My immediate reaction is “yes,” after reading Dare Obasanjo’s post “Why Twitter’s Engineers Hate the @replies feature.” OK, so maybe CNN and Oprah, also members of the “million-followers club,” share the blame.
Like many other Twitter users, I’m unhappy with the Twitter @replies change announced earlier this week, later half-backed off by the social broadcasting service. You know what I’m talking about.Twitter completely than partially pulled the plug on @replies to people you don’t follow. I found the feature exceptionally useful for finding new people to follow. Isn’t making new relationships the whole point of a social networking service?
I agree with Betanews founder Nate Mook, who tweeted on Tuesday: “The Twitter founders are so far removed from the product at this point they had no idea why a useful feature was removed? That’s kinda sad.”
The default Twitter setting was @replies visible to your followers only, but people could change the setting to include non-followers. Twitter turned off the feature little more than two days ago. During the post-negative aftermath, Twitter cofounder Biz Stone blogged:
Even though only 3 percent of all Twitter accounts ever changed this setting away from the default, it was causing a strain and impacting other parts of the system. Every time someone wrote a reply Twitter had to check and see what each of their followers’ reply setting was and then manifest that tweet accordingly in their timeline—this was the most expensive work the database was doing and it was causing other features to degrade which lead to SMS delays, inconsistencies in following, fluctuations in direct message counts, and more. Ideally, we would redesign and rebuild this feature but there was no time, hence the sudden deploy.
Dare, who works for Microsoft developing Web services, doesn’t exactly buy into Twitter’s technical explanation for changing the @replies feature. What caught my attention is the example he used. Dare writes:
So let’s look at what we know. When Ashton Kutcher posts an update on Twitter such as it has to be delivered to all 1.75 million of his followers. On the other hand, when Ashton Kutcher posts an update directed to one of his celebrity friends such as then Twitter needs to decide how to deliver it based on the Replies settings of users. One option would to check each of the 1.75 million followers of aplusk’s setting to decide whether they need have @replies restricted to only people they are following.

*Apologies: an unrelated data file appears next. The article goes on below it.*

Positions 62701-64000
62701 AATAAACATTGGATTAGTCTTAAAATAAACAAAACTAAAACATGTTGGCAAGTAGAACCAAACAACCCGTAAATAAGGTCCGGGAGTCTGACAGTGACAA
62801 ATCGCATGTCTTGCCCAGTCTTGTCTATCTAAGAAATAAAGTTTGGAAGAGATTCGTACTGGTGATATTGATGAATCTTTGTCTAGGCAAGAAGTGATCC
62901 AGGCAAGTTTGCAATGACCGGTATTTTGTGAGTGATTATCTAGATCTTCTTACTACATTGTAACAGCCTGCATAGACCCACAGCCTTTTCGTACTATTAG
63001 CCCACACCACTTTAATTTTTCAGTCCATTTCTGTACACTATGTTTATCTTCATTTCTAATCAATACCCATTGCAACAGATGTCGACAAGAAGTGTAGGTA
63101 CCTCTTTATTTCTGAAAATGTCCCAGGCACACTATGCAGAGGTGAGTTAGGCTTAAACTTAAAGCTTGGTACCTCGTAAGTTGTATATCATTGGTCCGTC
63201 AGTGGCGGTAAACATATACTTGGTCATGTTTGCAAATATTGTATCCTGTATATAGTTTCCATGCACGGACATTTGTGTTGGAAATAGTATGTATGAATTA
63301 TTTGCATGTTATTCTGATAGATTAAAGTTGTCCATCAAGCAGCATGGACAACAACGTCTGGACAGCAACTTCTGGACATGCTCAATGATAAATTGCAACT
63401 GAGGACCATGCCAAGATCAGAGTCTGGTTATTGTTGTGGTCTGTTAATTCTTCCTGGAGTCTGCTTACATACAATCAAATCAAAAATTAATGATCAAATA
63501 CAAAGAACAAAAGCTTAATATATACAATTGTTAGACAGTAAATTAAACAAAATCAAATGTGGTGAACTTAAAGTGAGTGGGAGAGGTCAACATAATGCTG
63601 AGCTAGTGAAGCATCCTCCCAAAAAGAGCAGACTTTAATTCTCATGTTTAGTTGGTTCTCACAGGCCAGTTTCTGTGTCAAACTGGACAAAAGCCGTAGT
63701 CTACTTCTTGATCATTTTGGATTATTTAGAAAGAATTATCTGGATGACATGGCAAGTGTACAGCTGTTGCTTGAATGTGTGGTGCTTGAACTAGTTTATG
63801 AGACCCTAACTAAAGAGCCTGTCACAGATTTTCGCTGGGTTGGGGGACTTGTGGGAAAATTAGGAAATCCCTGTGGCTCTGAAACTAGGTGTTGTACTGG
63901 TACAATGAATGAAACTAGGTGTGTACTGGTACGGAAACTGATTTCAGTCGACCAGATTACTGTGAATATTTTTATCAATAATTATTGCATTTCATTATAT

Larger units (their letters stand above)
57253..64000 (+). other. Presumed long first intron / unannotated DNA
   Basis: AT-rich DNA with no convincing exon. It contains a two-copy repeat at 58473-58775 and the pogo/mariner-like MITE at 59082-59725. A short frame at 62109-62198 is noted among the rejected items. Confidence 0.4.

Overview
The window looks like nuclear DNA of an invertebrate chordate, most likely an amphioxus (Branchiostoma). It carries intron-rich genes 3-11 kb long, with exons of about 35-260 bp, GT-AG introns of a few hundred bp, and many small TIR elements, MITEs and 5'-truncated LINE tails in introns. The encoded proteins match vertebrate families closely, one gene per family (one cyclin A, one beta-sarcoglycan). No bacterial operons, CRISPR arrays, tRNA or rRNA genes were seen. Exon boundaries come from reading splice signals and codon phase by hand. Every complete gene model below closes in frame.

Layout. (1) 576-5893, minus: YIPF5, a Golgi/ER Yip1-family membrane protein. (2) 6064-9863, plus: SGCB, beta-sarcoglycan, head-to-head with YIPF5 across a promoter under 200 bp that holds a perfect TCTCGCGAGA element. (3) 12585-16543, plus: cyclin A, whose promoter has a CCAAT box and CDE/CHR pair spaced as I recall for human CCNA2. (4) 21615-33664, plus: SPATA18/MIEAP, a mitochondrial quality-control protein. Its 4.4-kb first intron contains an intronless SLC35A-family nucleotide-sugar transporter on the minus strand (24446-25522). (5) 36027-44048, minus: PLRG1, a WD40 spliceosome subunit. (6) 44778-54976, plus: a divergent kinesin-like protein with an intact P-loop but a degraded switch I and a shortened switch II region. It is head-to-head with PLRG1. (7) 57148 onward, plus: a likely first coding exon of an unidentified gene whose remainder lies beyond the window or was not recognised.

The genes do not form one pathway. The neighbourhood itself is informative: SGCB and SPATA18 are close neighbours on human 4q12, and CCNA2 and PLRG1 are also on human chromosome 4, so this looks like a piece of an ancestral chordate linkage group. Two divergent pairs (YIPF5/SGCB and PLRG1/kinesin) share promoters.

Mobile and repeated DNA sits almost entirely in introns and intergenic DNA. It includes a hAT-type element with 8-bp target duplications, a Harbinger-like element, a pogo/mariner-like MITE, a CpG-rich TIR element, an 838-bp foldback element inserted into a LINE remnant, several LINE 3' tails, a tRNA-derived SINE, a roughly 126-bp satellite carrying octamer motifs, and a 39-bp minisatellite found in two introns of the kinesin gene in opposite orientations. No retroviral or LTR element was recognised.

Could it be the recent race between CNN and Ashton Kutcher to 1 million followers greatly exacerbated Twitter’s scaling situation? Analysts and pundits have calculated Twitters scale by rapid growth in subscribers, up 1,382 percent year over year in March, according to Nielsen Online. Subscribers rose to more than 7 million from 475,000. That’s horizontal growth. Twitter’s problem could be from vertical growth, meaning the rise of mega accounts like Ashton Kutcher’s.
Much depends on how Twitter checks its database. That 3 percent of AK’s 1.75 million followers is only 52,500. But does the service scan the 3 percent or all the followers? The difference could explain why @replies is suddenly a big problem for Twitter.
Then there is the question of how many of those accounts are even active. On April 30, Nielsen’s David Martin reaffirmed earlier finding that “about 60 percent of people on Twitter end up abandoning the service after a month.” How many people really are following AK?
The @replies feature as it was made Twitter more appealing. I am on record as calling Twitter “the anti-social network.” People basically shout, “Hey, look at me!” Me, me, me. If Twitter were a crowded room, everyone would be gabbing about themselves. But some people do engage others, actually make conversation. That’s what @replies was really good for, engaging conversation and meeting new people to talk with rather than at.
As for Ashton Kutcher, even if the @replies change isn’t his fault, wouldn’t you want to blame him anyway?
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